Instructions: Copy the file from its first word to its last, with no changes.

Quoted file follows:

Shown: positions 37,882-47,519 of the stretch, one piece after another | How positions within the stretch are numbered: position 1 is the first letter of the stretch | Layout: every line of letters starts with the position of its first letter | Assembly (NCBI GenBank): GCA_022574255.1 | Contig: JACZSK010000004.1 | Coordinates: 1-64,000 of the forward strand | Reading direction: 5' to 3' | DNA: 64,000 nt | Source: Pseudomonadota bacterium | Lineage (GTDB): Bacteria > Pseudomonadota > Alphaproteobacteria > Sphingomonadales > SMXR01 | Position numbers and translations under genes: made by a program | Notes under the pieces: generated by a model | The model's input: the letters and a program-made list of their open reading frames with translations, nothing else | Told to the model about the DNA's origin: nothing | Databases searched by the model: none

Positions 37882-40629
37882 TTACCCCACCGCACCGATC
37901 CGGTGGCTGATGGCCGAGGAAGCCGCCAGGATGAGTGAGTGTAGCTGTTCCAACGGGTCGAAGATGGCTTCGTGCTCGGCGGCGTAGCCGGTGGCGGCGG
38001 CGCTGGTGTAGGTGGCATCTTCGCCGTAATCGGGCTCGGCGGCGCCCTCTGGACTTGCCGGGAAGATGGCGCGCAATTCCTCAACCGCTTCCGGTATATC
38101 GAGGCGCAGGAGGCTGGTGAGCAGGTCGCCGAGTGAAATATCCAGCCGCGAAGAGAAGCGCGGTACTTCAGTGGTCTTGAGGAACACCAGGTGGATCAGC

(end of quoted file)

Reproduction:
Shown: positions 37,882-47,519 of the stretch, one piece after another | How positions within the stretch are numbered: position 1 is the first letter of the stretch | Layout: every line of letters starts with the position of its first letter | Assembly (NCBI GenBank): GCA_022574255.1 | Contig: JACZSK010000004.1 | Coordinates: 1-64,000 of the forward strand | Reading direction: 5' to 3' | DNA: 64,000 nt | Source: Pseudomonadota bacterium | Lineage (GTDB): Bacteria > Pseudomonadota > Alphaproteobacteria > Sphingomonadales > SMXR01 | Position numbers and translations under genes: made by a program | Notes under the pieces: generated by a model | The model's input: the letters and a program-made list of their open reading frames with translations, nothing else | Told to the model about the DNA's origin: nothing | Databases searched by the model: none

Positions 37882-40629
37882 TTACCCCACCGCACCGATC
37901 CGGTGGCTGATGGCCGAGGAAGCCGCCAGGATGAGTGAGTGTAGCTGTTCCAACGGGTCGAAGATGGCTTCGTGCTCGGCGGCGTAGCCGGTGGCGGCGG
38001 CGCTGGTGTAGGTGGCATCTTCGCCGTAATCGGGCTCGGCGGCGCCCTCTGGACTTGCCGGGAAGATGGCGCGCAATTCCTCAACCGCTTCCGGTATATC
38101 GAGGCGCAGGAGGCTGGTGAGCAGGTCGCCGAGTGAAATATCCAGCCGCGAAGAGAAGCGCGGTACTTCAGTGGTCTTGAGGAACACCAGGTGGATCAGC